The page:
Kategoriebespreking:Nedersettings in Wallonië

in Wikipedia, die vrye ensiklopedie
Jump to navigation Jump to search

Should Afrikaans adopt the Dutch, French or native names of the towns and cities in Wallonia, Flanders and Northern France? Obviously I would expect Flanders should reflect Dutch naming, and the same with Nederland, but I'm slightly confused with Wallonia-Nord-pas-de-Calais? Has this discussion already taken place? --Bezuidenhout (kontak) 19:00, 26 Junie 2009 (UTC)

There are Afrikaans names for most of these places (usually identical to the Dutch names). Wêreldspektrum, for instance, uses Luik instead of Liege, Bergen instead of Mons, Doornik instead of Tournai and so on. There are a number of cities, however, where Afrikaans (and Dutch) use a French name, like La Louvière and Charleroi. Anrie (kontak) 19:40, 26 Junie 2009 (UTC)

And where can I find the actual list/names and their names in Afrikaans? --Bezuidenhout (kontak) 19:42, 26 Junie 2009 (UTC)

Wikipedia is an encyclopedia, not a dictionary. Encyclopedic article names and texts must reflect actual native place names as they are given on street signs, with the exception of major cities like Brussels and Liège where we can expect that the Afrikaans or Dutch name is in common usage. Otherwise, non-native names should be restricted to redirects or the Wikiwoordeboek. Other Wikipedia projects adhere to similar policies. --Voyageur (kontak) 21:19, 26 Junie 2009 (UTC)
Really? See: fy:Utert_(stêd) fr:Bois-le-Duc. Both Utrecht and 's-Hertogenbosch are monolingual Dutch cities. Jcwf (kontak) 22:45, 26 Junie 2009 (UTC)
But then what do we class as 'Native'? The majority of the population? The largest economic group? The largest historic group? Even if so, is that by religion? language? skin colour? And if we should use native names, then why do hundreds of communes in france, belgium and the Netherlands have different names for towns? How does one class a 'major city'? More than 100,000 people? Common human sense? --Bezuidenhout (kontak) 21:30, 26 Junie 2009 (UTC)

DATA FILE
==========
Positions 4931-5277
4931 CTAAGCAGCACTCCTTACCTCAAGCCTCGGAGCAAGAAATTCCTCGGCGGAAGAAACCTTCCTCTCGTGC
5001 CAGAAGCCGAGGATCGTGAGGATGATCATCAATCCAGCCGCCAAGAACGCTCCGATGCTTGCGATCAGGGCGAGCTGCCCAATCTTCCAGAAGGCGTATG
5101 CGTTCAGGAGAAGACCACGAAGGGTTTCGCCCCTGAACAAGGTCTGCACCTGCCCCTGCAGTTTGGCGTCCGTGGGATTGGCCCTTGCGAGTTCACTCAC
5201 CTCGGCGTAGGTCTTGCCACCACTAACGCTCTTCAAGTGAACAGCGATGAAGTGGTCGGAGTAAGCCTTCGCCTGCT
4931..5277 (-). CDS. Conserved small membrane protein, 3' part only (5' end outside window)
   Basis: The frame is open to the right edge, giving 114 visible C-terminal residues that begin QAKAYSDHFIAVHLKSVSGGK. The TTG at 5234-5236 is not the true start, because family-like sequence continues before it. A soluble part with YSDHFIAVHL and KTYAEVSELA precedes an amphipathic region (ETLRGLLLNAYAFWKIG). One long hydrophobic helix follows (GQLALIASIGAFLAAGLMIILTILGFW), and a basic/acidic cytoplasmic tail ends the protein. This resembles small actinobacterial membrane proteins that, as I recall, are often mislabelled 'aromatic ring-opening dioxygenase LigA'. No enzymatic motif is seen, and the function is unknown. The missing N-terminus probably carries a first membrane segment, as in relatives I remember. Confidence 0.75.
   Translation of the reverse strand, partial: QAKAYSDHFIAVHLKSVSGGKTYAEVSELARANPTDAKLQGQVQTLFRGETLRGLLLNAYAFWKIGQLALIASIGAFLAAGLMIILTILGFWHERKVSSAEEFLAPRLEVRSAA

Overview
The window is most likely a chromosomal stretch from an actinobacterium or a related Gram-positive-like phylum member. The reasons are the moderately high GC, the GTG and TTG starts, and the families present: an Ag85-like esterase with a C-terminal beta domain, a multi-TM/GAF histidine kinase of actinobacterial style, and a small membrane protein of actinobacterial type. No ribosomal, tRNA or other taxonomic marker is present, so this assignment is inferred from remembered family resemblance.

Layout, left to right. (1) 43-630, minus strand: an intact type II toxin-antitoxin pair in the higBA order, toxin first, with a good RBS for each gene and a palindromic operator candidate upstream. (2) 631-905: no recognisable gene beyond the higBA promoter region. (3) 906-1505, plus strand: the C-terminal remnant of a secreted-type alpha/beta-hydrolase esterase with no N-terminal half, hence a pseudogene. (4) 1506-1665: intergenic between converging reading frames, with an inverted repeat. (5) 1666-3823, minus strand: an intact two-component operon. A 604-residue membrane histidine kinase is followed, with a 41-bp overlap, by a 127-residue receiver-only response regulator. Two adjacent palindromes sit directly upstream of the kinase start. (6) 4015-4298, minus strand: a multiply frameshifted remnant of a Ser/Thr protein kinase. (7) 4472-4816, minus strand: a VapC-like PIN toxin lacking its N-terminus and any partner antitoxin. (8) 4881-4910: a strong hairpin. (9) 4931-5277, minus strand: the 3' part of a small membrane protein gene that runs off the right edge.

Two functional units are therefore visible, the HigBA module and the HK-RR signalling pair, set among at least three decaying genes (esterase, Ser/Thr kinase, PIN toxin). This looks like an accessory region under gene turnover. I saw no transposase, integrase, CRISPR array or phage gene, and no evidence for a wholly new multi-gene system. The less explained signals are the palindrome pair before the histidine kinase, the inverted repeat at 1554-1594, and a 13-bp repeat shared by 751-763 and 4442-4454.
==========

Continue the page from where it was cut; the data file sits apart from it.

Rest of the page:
It always depends on what is relevant to the case. In Belgium and the Netherlands, it is common usage to translate Dutch and French place names. But this does not apply to non-Dutch and non-French speakers outside of these two countries. We must respect that Flanders and Wallonia are monolingual, the same applies to France. Thus place names in Wallonia will preferably be listed under their French names, Flemish cities under their Dutch names, with redirects for non-native names. --Voyageur (kontak) 21:44, 26 Junie 2009 (UTC)
You are quite wrong, Voyageur. We must always use the Afrikaans name if available, this is prescribed not only by our own title guidelines, but also by the Taalakademie (the official body responsible for regulating and standardising Afrikaans). Anrie (kontak) 07:23, 27 Junie 2009 (UTC)
I agree with Anrie. I prefer to have one or the other, not a mix. But mostly I think that we should use the afrikaans name for general pride (although not the aim of wikipedia) but simply just to announce that afrikaans does have some names for towns, if we use other town names, then it leads to the 'death' of the foreign names of a town, which is vital for it's history and culture. The title name of an article is extremely relevant to what people percieve what the town is called in that language. I can guess that Afrikaans people who visit belgium would prefer to use the Dutch/Flemish names for towns for easy pronounciation. --Bezuidenhout (kontak) 08:03, 27 Junie 2009 (UTC)
Of course, it is very important to respect people who do not respect you. Maybe the best thing is to abolish Afrikaans and Dutch altogether. They are such impolite languages with all these gutterals. Jcwf (kontak) 15:04, 29 Junie 2009 (UTC)